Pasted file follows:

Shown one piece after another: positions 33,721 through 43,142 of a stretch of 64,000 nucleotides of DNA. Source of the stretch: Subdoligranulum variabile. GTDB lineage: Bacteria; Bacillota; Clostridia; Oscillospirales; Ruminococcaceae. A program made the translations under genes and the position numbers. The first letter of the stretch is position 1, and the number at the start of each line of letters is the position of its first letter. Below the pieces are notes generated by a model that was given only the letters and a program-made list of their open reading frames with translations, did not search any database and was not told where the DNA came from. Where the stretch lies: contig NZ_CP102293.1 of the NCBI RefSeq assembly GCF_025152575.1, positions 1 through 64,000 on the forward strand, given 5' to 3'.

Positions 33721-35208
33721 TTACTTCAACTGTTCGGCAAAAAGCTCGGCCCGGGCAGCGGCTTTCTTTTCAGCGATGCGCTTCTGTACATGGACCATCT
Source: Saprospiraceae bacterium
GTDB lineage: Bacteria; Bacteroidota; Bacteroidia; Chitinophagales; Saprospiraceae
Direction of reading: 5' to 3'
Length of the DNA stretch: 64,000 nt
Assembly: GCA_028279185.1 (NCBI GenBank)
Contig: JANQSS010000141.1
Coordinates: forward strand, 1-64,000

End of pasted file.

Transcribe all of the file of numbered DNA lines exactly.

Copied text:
Shown one piece after another: positions 33,721 through 43,142 of a stretch of 64,000 nucleotides of DNA. Source of the stretch: Subdoligranulum variabile. GTDB lineage: Bacteria; Bacillota; Clostridia; Oscillospirales; Ruminococcaceae. A program made the translations under genes and the position numbers. The first letter of the stretch is position 1, and the number at the start of each line of letters is the position of its first letter. Below the pieces are notes generated by a model that was given only the letters and a program-made list of their open reading frames with translations, did not search any database and was not told where the DNA came from. Where the stretch lies: contig NZ_CP102293.1 of the NCBI RefSeq assembly GCF_025152575.1, positions 1 through 64,000 on the forward strand, given 5' to 3'.

Positions 33721-35208
33721 TTACTTCAACTGTTCGGCAAAAAGCTCGGCCCGGGCAGCGGCTTTCTTTTCAGCGATGCGCTTCTGTACATGGACCATCT
Source: Saprospiraceae bacterium
GTDB lineage: Bacteria; Bacteroidota; Bacteroidia; Chitinophagales; Saprospiraceae
Direction of reading: 5' to 3'
Length of the DNA stretch: 64,000 nt
Assembly: GCA_028279185.1 (NCBI GenBank)
Contig: JANQSS010000141.1
Coordinates: forward strand, 1-64,000